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In the U.S. - Part 5: American Impression

Posted by Jingtian , 17 May 2008 · 184 views

Warning: this entry includes extremely disputable issues, such as politics, religion, race, culture, etc. For the same reason, I will add the entry as a comment, so that you will not be able to see it on the main page of my blog.

Comments are welcome.

What aspect of the Americans impresses me most? They are fat. Forget that, I'm just kidding. I guess the reason that the Americans are bigger than they are supposed to be is that they eat very much. Once I went to the Cheese Cake Factory, ordered one appetizer, one specialty and one dissert. On the table, I finished half of the appetizer, and half of the dissert, and did not touch the specialty at all. The waiter put them in a box and I ate that for a whole day! But my American colleagues finished them all there.

Actually, what impresses me most is their friendliness and hospitality. Passers-by say hello to us. Whenever we enter a store, the assistants there say "how are you today". Every morning I get to the office building, the receptionist says "have a nice day". In China, we seldom talk to strangers. On the roads, drivers let pedestrians walk across the road first.

Credit is the basis of business. For reendorsement of my airline ticket, I just called the airline company and told them my credit card number, expiration date and the authorization code, the fee was charged and I did not have to go there in person. In Kroger, I can check out wihout a cashier.

In the office, the Americans talk very loudly. But in fact, most of my colleagues work in the home office. In the project status update meeting, sometimes they tell jokes. I remember that once one of them said: ... so that I will not take too much of your time. And the person replied: No, that's not allowed. Cultural differences do exist, and it is hard for us Chinese to tell such jokes.

Do they have a life? I guess some people don't. Some of my colleagues start to have meetings since 5 am, and works late into the night. Most of my US colleagues are from C&I, which stands for consulting and integration. But sometimes I say that it (the department, not the people) means crazy and insane, or cruel and inhumane. I do have a time when I am talking about all kinds of deliverables that I take charge of, then I would say, I am supposed to do a bit of everything, because I'm C&I: clever and insightful. It means I start to know the US culture, I believe. And I am pretty happy about that.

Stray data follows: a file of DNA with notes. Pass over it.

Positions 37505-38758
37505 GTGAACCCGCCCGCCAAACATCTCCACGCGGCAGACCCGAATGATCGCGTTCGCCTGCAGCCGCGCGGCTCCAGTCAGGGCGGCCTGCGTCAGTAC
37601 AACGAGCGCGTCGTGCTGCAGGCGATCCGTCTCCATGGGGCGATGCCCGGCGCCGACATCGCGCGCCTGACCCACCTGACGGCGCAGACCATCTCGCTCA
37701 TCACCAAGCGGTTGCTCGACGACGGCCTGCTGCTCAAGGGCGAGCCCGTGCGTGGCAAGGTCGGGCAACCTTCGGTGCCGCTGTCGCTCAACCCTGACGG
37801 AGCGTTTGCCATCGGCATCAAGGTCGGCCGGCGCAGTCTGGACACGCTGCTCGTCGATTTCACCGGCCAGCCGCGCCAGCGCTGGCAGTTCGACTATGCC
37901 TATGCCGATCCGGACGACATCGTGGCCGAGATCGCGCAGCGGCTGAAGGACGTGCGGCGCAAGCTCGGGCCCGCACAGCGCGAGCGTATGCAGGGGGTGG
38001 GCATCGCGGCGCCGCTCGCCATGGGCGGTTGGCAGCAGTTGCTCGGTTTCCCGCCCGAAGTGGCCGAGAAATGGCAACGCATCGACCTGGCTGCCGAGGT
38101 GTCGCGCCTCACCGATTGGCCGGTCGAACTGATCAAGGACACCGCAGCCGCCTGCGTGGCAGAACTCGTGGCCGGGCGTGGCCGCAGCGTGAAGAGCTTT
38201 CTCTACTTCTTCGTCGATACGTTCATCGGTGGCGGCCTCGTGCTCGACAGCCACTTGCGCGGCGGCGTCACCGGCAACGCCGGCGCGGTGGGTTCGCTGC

It is said that US is a society characterized by money worship. Let's take a look at the TV commercials, which are pretty straight-forward. 2 for $5. Buy one, get one free. The slogans of stores/supermarkets: Dress for less. Save money, live better. Right store, right price... Maybe it is a very diversified society and the citizens come from all over the world. There are many low-income families. But anyway, they are lucky. The commodities are very cheap, so cheap that each of us buy more than our credit cards would allow. $700 for a Thinkpad T61, which is beyond imagination in China, even though Thinkpads has been bought a Chinese company.

Is it good to be rich? One of the core developers of our project is called Rich. I guess he is more than 60, and still works with complex scripts 8 hours a day, 5 days a week. Sometimes I say, "It sucks to be rich".

Atlanta is a city in southern US. I don't remember which is correct, 55% of the people in Georgia or Atlanta are the black people. They are hard-working and friendly. Sometimes, our colleagues play basketball with them. But of course, they player than we do. Before we came to the US, we were suggested that we never get involved in racial or religious issues.

One morning, I overslept, and was late for the 8:15 and 8:30 shttle bus. Anyway, the shuttle buses run between 7:15 and 9:00 in the morning. When I got on the bus, there were only five people. Three of them were Indians, the driver, and me. After he dropped off the three Indian, he drove me to the office.

I was looking out of the window when the driver asked me, "What are you doing this Sunday? Going to the church?" "No, I'm going shopping." I answered. "Have you ever heard of Jehovah's Witness"? "No, I'm sorry I haven't." Then I realized that he was talking religion with me. Then he said that a Chinese read a book, and then believed in so and so. After he finished, I said: "Most Chinese are atheists. Some Chinese believe in Buddhism, but I do not believe in after-life." "You will believe it one day." He said. Then I thought I should change the topic: "How long have you been working for this hotel?" ...

Since then I warned my colleagues not to talk about religion with him. One day, in the morning, after he drove us to the office building, he opened the door, and I was the last to get out. He said, "I have a book in Chinese and I don't know what it means. Can you tell me what it is written in it?" Then he handed over the book to me. I took a look, and I realized it was a religious book. "Sorry, I have to go to work. I will talk to you later. Bye and have a nice day." With these words, I walked quickly into the office building.

Since then, he didn't talk about religion with me or my colleagues any more. Maybe he has given up, and I hope so. Anyway, he is a good man, and I will take a picture for him before I leave.

To be continued...
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